and reproved Iverson.
Dec. s.—Election for Delegates in South Caro
lina. All the candidates were immediate seces
Dec. 6.—John Bell, of Term., published a letter
in favor of the Union Democratic State Con
vention in Maryland. Resolutions passed de
ploring the hasty action of South Carolina The
committee of 33 announced by the Speaker; it
was 16 Republicans, 17 opposition.
Dec. 10.—Howell Cobb, Secretary of the Treas
ury, resigned. Senator Clay, of Alabama, also
resigned Louisiana Legislature met in extra
session, voted to elect a convention, and appro
priated $500,000 to arm the State General de
bate begun in Congress on tho state of the nation.
It very soon became apparent, from speeches by
Iverson, Wigfall and other Southerners, that the
Secessionists did not want and would not have
any compromise Senator Clay, of Alabama,
tendered his resignation.
Dec. 13.—Great Union demonstration in Phila
delphia Extra session of the Cabinet on the
question of reinforcing Fort Moultrie; the Pres
ident opposed it, and carried his point.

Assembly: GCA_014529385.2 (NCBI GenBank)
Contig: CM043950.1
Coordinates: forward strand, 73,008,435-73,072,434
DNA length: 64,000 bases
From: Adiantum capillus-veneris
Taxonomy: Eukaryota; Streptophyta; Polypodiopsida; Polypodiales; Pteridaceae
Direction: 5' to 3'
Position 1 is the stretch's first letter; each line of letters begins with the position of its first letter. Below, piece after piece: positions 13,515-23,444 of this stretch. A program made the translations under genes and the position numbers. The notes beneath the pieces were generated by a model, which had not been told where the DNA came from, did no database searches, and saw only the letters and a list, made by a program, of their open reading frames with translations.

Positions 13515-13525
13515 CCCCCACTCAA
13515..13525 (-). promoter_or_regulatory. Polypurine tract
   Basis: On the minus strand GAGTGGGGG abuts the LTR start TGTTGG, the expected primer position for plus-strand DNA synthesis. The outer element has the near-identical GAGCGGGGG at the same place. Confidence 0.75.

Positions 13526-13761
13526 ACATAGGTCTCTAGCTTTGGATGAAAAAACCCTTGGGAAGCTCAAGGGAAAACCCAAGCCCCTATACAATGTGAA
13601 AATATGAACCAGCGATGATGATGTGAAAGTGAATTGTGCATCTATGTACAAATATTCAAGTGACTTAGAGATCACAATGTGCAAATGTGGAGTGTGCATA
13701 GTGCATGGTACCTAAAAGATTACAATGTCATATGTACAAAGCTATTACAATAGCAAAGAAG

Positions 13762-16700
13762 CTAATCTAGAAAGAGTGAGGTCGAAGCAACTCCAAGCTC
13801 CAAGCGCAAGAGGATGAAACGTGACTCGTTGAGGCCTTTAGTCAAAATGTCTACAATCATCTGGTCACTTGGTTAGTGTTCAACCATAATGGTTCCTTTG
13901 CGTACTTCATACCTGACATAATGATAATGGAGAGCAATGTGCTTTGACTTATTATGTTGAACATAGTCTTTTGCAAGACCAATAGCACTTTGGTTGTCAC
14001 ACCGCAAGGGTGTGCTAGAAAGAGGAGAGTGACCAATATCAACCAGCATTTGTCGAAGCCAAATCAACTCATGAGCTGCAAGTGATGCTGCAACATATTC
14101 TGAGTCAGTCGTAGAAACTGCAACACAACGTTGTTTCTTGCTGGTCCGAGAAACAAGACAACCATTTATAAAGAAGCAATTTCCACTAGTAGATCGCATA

Dec. 14.—Lewis Cass, Secretary of State, re
signed because the President would not send re
Dec. 17.—South Carolina convention assembled.
Gov. Pickens took ground for immediate Seces
sion Speech cf Senator Wade, foreshadowing
the policy of the new administration.
Dec. 18.—The famous Crittenden Compromise
introduced. It was this: to renew the Missouri
line of 36° 30'; prohibit slavery north and permit
it south of that line ; admit new States with or
without slavery, as their constitutions provide;
prohibit Congress from abolishing slavery in
States, and in the District of Columbia so long
as it exists in Virginia or Maryland ; permit free
transmission of slaves by land or water in any
State ; pay for fugitive slaves rescued after ar
rest; repeal the inequality of commissioner's
fees in Fugitive Slave act, and to ask the repeal
of Personal Liberty bills in the Northern States.
These concessions to be submitted to the people
as amendments to the Constitution, and if adopt
ed never to be changed Jacob Thompson, Sec
retary of the Interior, went to Raleigh to per
suade the North Carolina Legislature to vote for
Dec. 19.—Senator Johnson of Term., made a
strong Union speech on Crittenden's bill Gov.
Hicks, of Md., refused to receive the Mississippi